In cases where companies have made such voluntary licensing commitments, the lack of transparency of licensing agreements for COVID-19 treatment products is significant. These initiatives are ad hoc initiatives and not a sustainable way to remove barriers to IP. Recognizing the need for new rules and disciplines with regard to (a) the applicability of the fundamental principles of GATT 1994 and relevant international conventions or conventions on intellectual property; Article 27 defines the patentability requirement for all technological inventions and deals with exceptions in a very limited manner, which does not reflect the balance of rights and obligations obtained in other WTO agreements such as GATT [Articles XX and XXI] and GATS [Articles XIV and XIV bis]. In these other agreements, exceptions apply in the form of general and security exceptions. The language used in these other agreements – Nothing in this Agreement shall prevent a Member from taking measures to: – recognize and take into account important public policy concerns (public interest and important national objectives); and it was an essential means of ensuring balanced agreements. These derogations are even more important in the TRIPS Agreement because, unlike other agreements, it mainly concerns private rights; Traditionally, intellectual property laws have contained provisions aimed at striking a balance between right holders and society. However, the TRIPS Agreement limits all limited exceptions that it attempts to avoid taking important public policy measures. 7. So far, discussions in the TRIPS Council have focused on two aspects. First, members` practices in implementing their commitments have been reviewed. Secondly, some mandated negotiations and verifications have been launched. An overview of the many issues raised by MEPs, in particular by MEPs from industrialised countries themselves, on legislation reviewed over the last four years yields an interesting result. These are the fact that the issues were all based on obligations relating to the minimum standards of protection under the Agreement; No questions are raised as to the extent to which the objective and principles of the agreement are transposed into law.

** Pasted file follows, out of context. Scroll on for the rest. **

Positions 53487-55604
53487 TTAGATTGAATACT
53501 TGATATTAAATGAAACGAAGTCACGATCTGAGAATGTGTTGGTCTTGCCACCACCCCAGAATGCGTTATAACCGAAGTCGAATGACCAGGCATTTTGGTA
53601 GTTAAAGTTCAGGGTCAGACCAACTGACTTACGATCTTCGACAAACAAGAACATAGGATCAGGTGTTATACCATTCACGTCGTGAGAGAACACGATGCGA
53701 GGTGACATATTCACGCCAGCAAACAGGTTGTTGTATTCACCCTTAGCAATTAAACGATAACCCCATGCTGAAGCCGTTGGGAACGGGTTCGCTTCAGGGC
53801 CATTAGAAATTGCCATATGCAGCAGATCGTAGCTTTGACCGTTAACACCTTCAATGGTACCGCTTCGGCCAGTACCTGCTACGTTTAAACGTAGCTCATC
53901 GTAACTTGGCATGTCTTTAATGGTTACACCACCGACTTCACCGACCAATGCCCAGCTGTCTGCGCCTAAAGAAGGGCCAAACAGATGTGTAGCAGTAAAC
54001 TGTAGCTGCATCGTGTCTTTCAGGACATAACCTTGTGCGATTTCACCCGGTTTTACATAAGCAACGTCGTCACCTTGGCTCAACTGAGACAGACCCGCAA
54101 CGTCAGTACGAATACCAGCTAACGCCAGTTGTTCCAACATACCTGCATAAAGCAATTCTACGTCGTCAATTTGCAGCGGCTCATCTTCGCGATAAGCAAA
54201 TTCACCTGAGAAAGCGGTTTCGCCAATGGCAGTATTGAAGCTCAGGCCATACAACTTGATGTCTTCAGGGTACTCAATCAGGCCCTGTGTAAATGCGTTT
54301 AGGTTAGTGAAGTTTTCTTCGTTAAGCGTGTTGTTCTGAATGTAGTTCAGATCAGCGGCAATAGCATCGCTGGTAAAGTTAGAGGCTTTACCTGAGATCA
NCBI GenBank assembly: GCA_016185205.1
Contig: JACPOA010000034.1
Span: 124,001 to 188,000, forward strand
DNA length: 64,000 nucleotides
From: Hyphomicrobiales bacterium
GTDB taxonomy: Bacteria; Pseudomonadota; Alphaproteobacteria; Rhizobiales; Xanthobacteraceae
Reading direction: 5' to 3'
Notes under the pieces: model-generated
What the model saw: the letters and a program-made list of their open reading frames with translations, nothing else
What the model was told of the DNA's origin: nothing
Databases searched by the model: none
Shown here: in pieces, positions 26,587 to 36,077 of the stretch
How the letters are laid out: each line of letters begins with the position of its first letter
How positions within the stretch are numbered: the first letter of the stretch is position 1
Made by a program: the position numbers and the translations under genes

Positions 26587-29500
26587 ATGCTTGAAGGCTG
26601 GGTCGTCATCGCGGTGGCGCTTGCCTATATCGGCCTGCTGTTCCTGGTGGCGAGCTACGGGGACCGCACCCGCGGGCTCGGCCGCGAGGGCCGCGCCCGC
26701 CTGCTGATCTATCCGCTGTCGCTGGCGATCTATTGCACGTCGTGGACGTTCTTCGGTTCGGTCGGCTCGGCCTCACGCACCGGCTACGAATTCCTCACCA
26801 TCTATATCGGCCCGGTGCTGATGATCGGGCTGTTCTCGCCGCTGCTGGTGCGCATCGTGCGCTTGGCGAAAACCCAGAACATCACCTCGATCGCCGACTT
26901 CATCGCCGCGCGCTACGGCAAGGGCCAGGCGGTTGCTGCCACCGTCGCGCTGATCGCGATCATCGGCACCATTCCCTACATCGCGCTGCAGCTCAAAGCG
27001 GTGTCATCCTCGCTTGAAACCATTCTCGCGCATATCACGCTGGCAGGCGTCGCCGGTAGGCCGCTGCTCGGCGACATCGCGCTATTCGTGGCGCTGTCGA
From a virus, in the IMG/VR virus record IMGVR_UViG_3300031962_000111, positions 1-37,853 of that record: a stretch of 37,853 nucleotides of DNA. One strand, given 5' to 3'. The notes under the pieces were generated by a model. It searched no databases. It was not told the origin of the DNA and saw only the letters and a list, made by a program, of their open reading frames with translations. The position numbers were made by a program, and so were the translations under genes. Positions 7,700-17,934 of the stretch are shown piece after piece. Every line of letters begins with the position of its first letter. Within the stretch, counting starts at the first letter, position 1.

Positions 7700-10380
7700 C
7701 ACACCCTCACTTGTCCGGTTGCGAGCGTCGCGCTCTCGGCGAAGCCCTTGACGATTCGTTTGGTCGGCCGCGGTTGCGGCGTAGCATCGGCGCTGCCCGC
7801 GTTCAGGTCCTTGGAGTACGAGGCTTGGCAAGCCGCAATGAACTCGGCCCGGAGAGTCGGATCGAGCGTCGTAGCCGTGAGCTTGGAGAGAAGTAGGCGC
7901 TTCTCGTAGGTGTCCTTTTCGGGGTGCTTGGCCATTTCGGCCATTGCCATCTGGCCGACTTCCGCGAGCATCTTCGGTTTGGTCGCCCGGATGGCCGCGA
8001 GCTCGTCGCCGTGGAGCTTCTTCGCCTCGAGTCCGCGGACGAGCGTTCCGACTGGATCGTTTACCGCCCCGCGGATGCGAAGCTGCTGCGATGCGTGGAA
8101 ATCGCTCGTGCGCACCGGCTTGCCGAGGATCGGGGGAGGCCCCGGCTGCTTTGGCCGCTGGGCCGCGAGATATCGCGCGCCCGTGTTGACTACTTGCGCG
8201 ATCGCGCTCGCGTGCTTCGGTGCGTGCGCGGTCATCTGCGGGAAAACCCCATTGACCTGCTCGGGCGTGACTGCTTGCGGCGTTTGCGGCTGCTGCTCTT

On the contrary, the exercise by members of legislative or administrative flexibility to take account of competing public values, such as the use of compulsory licences or use by the government, has been the subject of a few repeated follow-up questions aimed mainly at questioning the use of this flexibility. It is clear that the transfer and diffusion of technology and the resulting increase in trade were of little importance to the MEPs interviewed. It could therefore be argued that the TRIPS Agreement should not be transformed as a trade agreement, but as a means of enforcing private rights, regardless of their commercial impact. TRIPS conditions that impose more standards beyond TRIPS were also discussed.  These free trade agreements contain conditions that limit the ability of governments to create competition for generic drug manufacturers. In particular, the United States has been criticized for encouraging protection far beyond the standards imposed by TRIPS. U.S. free trade agreements with Australia, Morocco, and Bahrain have extended patentability by requiring patents to be available for new uses of known products.  The TRIPS Agreement allows for the issuance of compulsory licences at the discretion of a country. The more ad hoc conditions provided for in the free trade agreements between the United States and Australia, Jordan, Singapore and Vietnam have limited the application of compulsory licenses to emergency situations, antitrust measures and cases of non-commercial public use.  9. The evolution of the dispute settlement body is no different.
In a major dispute concerning two provisions of public policy in a law on the patent of members, the dispute settlement mechanism seems to have reduced the objectives and principles in relation to the minimum standards of protection to secondary importance. . . .